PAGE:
College Students on Taking Up a Course Unrelated to Their SHS Strand: ‘It felt like home’

by Mary Joyce Bernal   |  Oct 20, 2021
Image: (LEFT TO RIGHT) Courtesy of Courtesy of Chrystel Darbin, Andrea Andres
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Since the curriculum for the K-12 education system was implemented back in 2012, students have had to go through two extra years of high school to prepare them for college. Senior high school was said to be established to help students be more knowledgeable, whether it was for the continuation of their education through college or for the job market (should they take strands in the non-academic track).

Many college students who have gone through senior high school choose courses that align with the specific strands they enrolled in, but a lot of students find themselves in completely unrelated degree programs as well. For this, we interviewed three college students who enrolled in courses that aren’t exactly aligned with what they specialized in during senior high school.

Andrea Andres, 21, is a student of the Bachelor of Science in Holistic Nutrition with Culinary Arts program at Manila Tytana Colleges. She came from the Accountancy, Business and Management (ABM) strand in senior high. Chrystel Darbin, 21, is a Bachelor of Arts in Communication Arts student at the University of the Philippines Los Baños. She was an ABM student as well. Sophia Eslabon, 22, is a Bachelor of Science in Business Administration - Marketing Management student at Enderun Colleges. She was enrolled in the Humanities and Social Sciences (HUMSS) strand.

They envisioned their college life a bit differently during high school.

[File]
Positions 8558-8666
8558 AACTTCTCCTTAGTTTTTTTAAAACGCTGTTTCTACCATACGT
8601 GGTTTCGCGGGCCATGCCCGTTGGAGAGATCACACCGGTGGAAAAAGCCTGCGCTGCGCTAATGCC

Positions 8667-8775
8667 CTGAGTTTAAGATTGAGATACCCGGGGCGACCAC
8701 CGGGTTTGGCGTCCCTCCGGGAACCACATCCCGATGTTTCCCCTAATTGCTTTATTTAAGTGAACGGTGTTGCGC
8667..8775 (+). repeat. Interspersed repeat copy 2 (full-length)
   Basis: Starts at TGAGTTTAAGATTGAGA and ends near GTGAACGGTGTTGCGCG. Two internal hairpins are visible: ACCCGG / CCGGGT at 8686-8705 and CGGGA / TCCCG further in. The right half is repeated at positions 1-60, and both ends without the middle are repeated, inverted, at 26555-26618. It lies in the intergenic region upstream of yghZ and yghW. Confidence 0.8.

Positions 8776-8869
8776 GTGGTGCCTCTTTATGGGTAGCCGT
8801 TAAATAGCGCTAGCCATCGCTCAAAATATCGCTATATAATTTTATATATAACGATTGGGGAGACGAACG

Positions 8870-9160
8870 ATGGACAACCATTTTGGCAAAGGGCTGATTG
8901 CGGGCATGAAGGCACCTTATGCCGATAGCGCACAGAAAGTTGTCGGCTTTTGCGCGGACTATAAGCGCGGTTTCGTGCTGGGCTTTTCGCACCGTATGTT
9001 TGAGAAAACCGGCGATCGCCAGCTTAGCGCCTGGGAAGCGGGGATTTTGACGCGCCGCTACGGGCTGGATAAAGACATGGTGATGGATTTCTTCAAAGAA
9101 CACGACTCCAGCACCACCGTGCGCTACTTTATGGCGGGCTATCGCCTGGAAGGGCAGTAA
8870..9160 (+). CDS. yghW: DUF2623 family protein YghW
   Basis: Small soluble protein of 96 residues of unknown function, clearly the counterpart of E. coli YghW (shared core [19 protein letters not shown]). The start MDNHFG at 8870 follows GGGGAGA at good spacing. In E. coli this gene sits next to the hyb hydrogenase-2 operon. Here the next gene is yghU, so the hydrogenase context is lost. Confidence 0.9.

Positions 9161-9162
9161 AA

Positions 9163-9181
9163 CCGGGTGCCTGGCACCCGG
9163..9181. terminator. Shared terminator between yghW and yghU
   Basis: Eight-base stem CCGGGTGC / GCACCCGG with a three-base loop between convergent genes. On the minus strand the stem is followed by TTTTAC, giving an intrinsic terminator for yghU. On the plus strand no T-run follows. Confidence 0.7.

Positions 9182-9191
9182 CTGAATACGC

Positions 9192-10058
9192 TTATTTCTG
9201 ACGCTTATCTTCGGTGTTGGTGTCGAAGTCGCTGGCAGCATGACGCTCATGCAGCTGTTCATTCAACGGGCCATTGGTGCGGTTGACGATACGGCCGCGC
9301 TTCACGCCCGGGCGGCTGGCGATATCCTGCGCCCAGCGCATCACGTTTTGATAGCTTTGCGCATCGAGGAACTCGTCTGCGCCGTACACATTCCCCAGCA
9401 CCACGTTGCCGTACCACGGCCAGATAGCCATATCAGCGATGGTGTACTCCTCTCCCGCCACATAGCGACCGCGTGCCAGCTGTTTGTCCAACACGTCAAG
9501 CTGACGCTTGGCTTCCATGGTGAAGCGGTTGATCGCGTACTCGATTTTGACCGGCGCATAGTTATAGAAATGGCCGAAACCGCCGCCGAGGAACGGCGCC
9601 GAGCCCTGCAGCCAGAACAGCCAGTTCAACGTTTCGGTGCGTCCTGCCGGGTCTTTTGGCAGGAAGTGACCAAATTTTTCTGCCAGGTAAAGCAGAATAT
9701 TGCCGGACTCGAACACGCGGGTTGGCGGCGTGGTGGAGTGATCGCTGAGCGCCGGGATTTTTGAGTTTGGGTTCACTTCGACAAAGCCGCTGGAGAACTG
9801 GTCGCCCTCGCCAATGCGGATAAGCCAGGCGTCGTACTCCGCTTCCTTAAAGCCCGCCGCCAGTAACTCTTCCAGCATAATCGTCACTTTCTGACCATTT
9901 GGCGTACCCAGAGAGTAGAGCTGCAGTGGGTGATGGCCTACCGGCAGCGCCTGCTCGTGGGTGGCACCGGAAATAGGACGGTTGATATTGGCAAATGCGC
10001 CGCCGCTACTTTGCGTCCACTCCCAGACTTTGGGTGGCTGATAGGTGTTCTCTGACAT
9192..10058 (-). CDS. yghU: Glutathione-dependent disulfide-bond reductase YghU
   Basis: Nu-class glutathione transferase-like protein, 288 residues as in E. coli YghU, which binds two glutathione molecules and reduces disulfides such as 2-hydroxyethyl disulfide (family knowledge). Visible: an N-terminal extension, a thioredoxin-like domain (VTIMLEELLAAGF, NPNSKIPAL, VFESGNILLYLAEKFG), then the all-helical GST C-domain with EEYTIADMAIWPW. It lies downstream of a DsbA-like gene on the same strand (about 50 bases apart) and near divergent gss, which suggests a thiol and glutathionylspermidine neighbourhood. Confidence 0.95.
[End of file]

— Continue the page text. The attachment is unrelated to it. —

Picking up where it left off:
For Andrea who took up the ABM strand in senior high school, her top course choices were Marketing and Multimedia Arts. “Kasi during the last months of Grade 12, suddenly naging hilig ko na yung photo and video editing… my passion for photography [came] back to life.”


“I did consider taking psychology at one point in high school,” Sophia shares. She also enrolled in the HUMSS strand because it was the strand her result in the National Career Assessment Examination (NCAE) recommended.

Chrystel did not have a clear direction of her college life when she was in high school. It was her family that shaped her decision to enroll in the ABM strand since she came from a line of lawyers and accountants. “I really had no plans at that time and so I just followed what my parents suggested and what I think I could excel at if I put my mind to it.”

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Changing tracks to pursue their dream ended up being fulfilling.

Sophia may have enrolled in the HUMSS strand, but it has always been her dream to set up her own business. “I was just scared that the course might not be suited for me so I took a different strand in SHS to really explore my options.” Now, she feels more at home in her current course than ever.


Andrea was convinced by a friend to enroll in the BS Holistic Nutrition and Culinary Arts (BS HNCA) program, which was luckily offered in the school she took up senior high school in. It made her remember her health scare back in junior high. “Back in Grade 9, muntik na ako maging diabetic because of my lifestyle. And from [my] conversation [with my friend], I realized that nutrition can play a big role in our bodies talaga. Nagagawa namin na maging appetizing pa din yung pagkain [because of the culinary side of the course], with and without calculations.”